In English, many things are named after a particular country – but have you ever wondered what those things are called in those countries?
1(telephone call)servicio de despertador masculino
- Joseph woke to the sound of a horn bellowing a wake-up call in the distance.
- Eventually Arthur says he got a couple of hours sleep, on the promise of a wake-up call from Brown.
- I hope this is not a harbinger of 4 a.m. wake-up calls to come, but I'm probably kidding myself.
- Well, we all know that Kelly Ripa has an early wake-up call every single morning, but she was out pretty late last night for a good cause.
- He wanted to roll over and go back to sleep but his mother's singing was meant as a wake-up call.
- She requests a wake-up call but wakes before the designated time.
- Before drifting off to sleep, Horatio mentally placed a wake-up call and his mind neared consciousness.
- Belinda was surprised to find that she had managed to drop off when a mid-morning wake-up call woke her.
- Monday, 7.30 am: Myself and room partner Gary Bollan are stirred into life by the loudest wake-up call known to man.
2(warning)llamada de aviso femenino
- It was a final wake-up call to change my lifestyle.
- But in 1992, Airbus executives received an unwelcome wake-up call.
- I think the biggest problem which we face is the next pandemic of influenza, and I think in a sense the SARS has given us a wake-up call for that.
- Judge Ball said that the jail sentence was intended ‘to fire a warning shot, a wake-up call, to other people’.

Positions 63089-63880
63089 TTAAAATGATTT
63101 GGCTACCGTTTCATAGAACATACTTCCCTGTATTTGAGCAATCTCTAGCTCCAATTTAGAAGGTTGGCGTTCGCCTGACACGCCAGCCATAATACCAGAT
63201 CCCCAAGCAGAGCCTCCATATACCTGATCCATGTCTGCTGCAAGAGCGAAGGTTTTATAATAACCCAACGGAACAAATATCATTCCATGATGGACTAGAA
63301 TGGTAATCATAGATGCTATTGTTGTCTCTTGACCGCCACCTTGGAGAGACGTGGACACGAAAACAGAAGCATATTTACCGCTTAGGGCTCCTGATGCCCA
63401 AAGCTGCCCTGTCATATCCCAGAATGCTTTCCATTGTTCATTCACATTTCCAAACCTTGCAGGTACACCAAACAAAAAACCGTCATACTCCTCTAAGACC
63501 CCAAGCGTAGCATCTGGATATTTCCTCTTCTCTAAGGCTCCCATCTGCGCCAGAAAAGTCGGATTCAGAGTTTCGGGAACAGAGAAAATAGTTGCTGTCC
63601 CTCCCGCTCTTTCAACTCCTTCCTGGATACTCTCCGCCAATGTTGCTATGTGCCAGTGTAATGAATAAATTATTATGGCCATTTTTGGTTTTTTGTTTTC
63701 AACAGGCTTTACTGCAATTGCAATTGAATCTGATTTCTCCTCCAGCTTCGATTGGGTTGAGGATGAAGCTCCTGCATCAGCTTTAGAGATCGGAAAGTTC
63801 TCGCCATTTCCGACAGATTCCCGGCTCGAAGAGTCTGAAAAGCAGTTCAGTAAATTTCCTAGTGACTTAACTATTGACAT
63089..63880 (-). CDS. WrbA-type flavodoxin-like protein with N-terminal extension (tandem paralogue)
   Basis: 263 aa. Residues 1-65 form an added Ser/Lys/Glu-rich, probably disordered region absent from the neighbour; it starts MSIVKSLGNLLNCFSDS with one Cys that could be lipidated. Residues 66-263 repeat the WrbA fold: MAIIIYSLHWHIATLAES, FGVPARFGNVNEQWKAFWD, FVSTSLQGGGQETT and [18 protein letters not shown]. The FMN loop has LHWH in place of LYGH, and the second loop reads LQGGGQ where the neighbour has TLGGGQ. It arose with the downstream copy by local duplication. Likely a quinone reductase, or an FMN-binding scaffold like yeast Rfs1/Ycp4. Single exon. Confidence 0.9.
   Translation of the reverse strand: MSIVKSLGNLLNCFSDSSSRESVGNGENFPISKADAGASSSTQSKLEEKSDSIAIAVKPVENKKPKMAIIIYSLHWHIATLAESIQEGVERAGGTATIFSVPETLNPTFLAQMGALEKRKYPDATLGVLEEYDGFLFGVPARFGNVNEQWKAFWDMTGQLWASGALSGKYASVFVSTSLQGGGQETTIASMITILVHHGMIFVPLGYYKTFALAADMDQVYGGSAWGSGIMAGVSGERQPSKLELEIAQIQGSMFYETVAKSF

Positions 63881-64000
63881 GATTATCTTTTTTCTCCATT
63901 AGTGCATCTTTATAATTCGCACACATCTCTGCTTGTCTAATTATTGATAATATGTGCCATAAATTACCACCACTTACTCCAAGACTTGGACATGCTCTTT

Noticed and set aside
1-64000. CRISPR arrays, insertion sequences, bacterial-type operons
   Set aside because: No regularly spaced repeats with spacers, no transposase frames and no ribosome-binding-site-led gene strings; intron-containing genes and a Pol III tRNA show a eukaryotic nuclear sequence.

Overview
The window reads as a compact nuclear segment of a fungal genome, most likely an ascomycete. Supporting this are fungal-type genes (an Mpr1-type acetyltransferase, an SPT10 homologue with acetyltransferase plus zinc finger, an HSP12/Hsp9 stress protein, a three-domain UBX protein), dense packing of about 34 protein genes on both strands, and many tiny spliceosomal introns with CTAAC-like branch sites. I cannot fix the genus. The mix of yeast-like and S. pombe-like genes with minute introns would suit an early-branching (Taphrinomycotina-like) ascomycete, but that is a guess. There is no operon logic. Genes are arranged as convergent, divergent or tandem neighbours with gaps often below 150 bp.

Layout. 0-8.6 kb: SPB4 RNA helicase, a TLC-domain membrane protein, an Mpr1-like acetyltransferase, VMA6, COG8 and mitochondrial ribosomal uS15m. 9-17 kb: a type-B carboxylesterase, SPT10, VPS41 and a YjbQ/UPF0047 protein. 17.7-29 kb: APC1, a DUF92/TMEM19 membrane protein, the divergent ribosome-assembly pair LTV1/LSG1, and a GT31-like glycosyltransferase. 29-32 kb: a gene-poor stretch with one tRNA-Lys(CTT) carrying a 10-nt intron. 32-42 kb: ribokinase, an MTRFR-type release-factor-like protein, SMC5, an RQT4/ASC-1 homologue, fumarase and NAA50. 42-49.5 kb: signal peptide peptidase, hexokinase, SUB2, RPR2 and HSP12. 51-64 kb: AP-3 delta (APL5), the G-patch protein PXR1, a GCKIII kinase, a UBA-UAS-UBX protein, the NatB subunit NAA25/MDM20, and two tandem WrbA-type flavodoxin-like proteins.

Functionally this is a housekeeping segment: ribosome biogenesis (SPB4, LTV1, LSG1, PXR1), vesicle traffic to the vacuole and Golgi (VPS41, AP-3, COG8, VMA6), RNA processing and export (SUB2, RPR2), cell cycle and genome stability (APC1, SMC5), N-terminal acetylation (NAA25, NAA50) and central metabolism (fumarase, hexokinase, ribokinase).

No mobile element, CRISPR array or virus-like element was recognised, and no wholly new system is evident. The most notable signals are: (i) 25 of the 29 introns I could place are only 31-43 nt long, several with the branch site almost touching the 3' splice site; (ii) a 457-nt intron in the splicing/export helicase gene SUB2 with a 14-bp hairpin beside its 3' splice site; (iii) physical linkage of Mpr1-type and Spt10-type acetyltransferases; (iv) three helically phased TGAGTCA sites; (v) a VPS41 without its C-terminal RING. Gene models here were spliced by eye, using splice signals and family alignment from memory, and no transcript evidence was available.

- But a report due to be published this week may serve as a wake-up call to those who believe Edinburgh to be a fully paid-up member of the world's top locations.
- Many people experience a shocking wake-up call when they find themselves in hospital and realise how much their misuse of substances has damaged their health.
- The Prison Reform Trust said today that overcrowding is a problem in three quarters of jails and the figures should act as a wake-up call to the government.
- The case may turn out to be one of those terrible incidents that provide a wake-up call and a catalyst for positive change.
- These results are a wake-up call for a Government more interested in changing how it looks, rather than changing how it works, he said.
- It's a wake-up call: he sees the errors of his ways, and now that he has a little time on his hands he decides to reform himself into the best dad a child could have.
- The election of the BNP councillors and the BBC documentary is hopefully a wake-up call to the fact we need some open and honest debate in this city.
- This was the wake-up call that Newry needed and in the 24th minute they almost got the equaliser when Curran's cross was met by Maguire.
- If the new National Defense Strategy isn't a sufficient wake-up call, what's it going to take?
- It has provided everyone - supporters, players, clubs and league officials - with a massive wake-up call.
- And I think that Republicans did have a wake-up call, and I think they're starting to react to it.
- I think ultimately this has served as a real wake-up call to the investment community and to the average investor.
- This wake-up call, though, doesn't just apply to the Democrats and the mainstream media.
- He described his action as ‘a wake-up call before ministers' complacency becomes truly dangerous’.
- In fact, that's what guilt is for: a wake-up call to remedy a situation.
- County received an early wake-up call when a Rangers forward got through to a one-on-one with County keeper Adam Hornby, who made a fine save.
English has borrowed many of the following foreign expressions of parting, so you’ve probably encountered some of these ways to say goodbye in other languages.
Many words formed by the addition of the suffix –ster are now obsolete - which ones are due a resurgence?
As their breed names often attest, dogs are a truly international bunch. Let’s take a look at 12 different dog breed names and their backstories.